- As a term, "coryneform ("club-shaped") bacteria" is sometimes used to denote a wide range of Gram-positive rods based on staining characteristics and DNA content (specific G/C ratios).
- Corynebacterium spp. included, but also others (Arcanobacterium, Rothia mucilaginosa).
- Genus with two major human species:
- Corynebacterium diphtheriae (see separate module)
- Non-diphtherial species also referred to as "diphtheroids." Classification of this group now based on RNA homology rather than within the previous coryneform group.
- Many are part of normal human skin flora.
- A partial listing of most commonly encountered pathogens below, more complete listing (53 pathogens) in Bernard. Organisms remain rare causes of human infection.
- Zoonoses (usually), rare human pathogen:
- C. pseudotuberculosis: cause of caseous lymphadenitis in goats and sheep; human infection typically derived from contact with infected animals. Occasional agent of human lymphadenitis or respiratory diphtheria.
- C. ulcerans: infection from handling infected animals or contact with contaminated milk.
- An occasional cause of human respiratory diphtherial infection.
- See the diphtheria module for public health and treatment recommendations.
- Other occasional human pathogens: often afflicting hospitalized/immunocompromised patients; organisms typically with significant antibiotic-resistance profiles.
- C. amycolatum: may be under-recognized as frequently misidentified as C. jeikeium or C. urealyticum.
- C. bovis: bacteremia (rare)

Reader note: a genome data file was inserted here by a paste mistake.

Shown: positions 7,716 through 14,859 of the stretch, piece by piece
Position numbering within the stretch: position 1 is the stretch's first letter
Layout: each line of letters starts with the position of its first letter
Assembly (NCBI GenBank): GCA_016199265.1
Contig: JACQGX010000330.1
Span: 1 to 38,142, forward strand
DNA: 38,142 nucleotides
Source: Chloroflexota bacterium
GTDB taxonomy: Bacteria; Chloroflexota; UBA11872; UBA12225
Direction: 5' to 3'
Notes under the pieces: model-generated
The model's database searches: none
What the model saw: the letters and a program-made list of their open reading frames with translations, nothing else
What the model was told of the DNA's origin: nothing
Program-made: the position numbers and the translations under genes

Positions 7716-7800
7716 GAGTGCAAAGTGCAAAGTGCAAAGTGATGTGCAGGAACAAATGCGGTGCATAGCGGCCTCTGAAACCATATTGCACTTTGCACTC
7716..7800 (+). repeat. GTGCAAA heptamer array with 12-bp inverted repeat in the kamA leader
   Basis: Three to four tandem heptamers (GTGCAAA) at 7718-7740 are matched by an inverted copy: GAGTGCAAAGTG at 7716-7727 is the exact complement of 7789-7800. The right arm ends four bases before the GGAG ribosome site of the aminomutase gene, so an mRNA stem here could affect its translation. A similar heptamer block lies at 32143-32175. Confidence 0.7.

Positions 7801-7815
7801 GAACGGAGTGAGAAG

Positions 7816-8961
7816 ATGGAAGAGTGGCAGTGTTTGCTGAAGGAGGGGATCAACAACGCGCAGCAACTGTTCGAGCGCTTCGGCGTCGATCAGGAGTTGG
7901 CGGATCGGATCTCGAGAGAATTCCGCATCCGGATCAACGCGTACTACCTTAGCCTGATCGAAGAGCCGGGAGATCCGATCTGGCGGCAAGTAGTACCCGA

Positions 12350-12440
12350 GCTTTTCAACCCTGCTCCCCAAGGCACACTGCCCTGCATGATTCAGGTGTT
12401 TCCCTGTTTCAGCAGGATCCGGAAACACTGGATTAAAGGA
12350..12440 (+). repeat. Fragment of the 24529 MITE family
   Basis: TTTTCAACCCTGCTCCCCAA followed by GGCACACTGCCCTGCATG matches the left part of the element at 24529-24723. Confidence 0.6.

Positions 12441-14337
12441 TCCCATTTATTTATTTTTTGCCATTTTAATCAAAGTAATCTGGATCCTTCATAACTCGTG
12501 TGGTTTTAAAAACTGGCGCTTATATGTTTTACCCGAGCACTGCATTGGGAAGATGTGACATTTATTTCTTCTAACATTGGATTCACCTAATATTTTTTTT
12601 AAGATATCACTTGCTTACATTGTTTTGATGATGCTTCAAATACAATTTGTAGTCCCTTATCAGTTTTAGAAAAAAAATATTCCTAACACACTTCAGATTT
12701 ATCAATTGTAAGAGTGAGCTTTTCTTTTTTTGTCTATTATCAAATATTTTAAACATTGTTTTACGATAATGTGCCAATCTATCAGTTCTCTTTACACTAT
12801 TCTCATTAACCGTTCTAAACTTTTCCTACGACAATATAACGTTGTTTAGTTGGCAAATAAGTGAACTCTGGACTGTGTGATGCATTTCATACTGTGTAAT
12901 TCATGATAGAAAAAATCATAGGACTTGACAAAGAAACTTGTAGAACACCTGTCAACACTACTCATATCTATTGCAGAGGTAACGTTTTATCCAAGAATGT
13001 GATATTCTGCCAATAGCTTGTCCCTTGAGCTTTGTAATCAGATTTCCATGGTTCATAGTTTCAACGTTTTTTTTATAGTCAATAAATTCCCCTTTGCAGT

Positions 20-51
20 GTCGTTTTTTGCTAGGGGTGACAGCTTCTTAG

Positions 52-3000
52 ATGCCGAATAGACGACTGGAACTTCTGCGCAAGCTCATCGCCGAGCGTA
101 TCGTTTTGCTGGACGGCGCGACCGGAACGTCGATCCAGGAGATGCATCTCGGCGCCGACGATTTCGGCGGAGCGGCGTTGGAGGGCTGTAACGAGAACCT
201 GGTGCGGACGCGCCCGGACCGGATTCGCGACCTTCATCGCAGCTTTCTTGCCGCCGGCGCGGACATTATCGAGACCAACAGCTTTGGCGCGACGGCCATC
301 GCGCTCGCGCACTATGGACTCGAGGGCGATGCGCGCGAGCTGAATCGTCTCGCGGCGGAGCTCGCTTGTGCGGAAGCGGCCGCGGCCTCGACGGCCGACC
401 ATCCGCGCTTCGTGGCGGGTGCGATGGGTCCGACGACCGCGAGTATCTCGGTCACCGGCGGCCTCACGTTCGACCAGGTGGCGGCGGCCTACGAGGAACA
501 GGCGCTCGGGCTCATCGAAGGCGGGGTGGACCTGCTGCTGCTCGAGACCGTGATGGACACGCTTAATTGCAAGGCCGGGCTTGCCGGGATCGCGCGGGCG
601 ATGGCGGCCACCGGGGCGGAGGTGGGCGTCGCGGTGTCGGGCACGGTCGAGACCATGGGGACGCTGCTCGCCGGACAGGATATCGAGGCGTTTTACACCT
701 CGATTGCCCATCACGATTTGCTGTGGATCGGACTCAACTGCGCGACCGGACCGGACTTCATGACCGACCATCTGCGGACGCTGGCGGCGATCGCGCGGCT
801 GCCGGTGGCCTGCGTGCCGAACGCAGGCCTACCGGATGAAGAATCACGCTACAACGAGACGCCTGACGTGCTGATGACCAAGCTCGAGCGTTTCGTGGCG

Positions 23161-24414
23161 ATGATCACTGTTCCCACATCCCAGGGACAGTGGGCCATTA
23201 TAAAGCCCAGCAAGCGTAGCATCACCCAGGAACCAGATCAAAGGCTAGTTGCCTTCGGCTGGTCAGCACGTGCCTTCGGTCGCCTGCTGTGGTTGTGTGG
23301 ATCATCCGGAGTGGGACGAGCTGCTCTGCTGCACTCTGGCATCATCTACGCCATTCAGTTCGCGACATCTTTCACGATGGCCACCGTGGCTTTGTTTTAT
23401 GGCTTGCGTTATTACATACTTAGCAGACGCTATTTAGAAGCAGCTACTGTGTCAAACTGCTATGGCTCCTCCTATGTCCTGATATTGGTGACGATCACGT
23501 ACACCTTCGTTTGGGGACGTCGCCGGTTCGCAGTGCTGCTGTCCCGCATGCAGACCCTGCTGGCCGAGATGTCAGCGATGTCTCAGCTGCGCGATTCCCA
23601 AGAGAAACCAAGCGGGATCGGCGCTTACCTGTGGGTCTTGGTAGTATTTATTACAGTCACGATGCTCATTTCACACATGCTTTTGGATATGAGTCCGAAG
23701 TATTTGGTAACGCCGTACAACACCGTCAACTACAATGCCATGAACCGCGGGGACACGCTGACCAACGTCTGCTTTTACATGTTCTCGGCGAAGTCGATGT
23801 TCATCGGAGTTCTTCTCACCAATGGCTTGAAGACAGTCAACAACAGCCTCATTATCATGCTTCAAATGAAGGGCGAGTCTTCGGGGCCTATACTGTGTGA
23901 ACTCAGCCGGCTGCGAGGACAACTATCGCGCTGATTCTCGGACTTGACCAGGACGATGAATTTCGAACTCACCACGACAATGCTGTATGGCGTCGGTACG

- C. hemolyticum: now Arcanobacterium hemolyticum.
- C. jeikeium: originally termed group JK. May cause bacteremia, endocarditis, device/prosthesis infections, wound infections--especially in immunocompromised patients with hematological disorders or vascular catheters.
- C. kroppenstedtii: implicated as a cause of granulomatous mastitis. See the mastitis module for details.
- C. striatum: described as an emerging nosocomial pathogen; endocarditis, lung or bone infections, device infections, septic arthritis
- C.tuberculostearicum:may be misidentified by lab, often multidrug-resistant.
- C. urealyticum: capable of hydrolyzing urea. Genitourinary infections (encrusted cystitis) >> bacteremia, endocarditis, wound infections.
- C. xerosis: rare and usually afflicting immunocompromised or cardiac valve patients.
- Species identification recommended for any isolate thought to be causing human infection.
- Gram-positive rods [Fig 1], catalase-positive and non-motile.
- May be aerobic or facultatively anaerobic.
- Not acid-fast.
- Most grow on conventional media, though some require the addition of lipids for growth.
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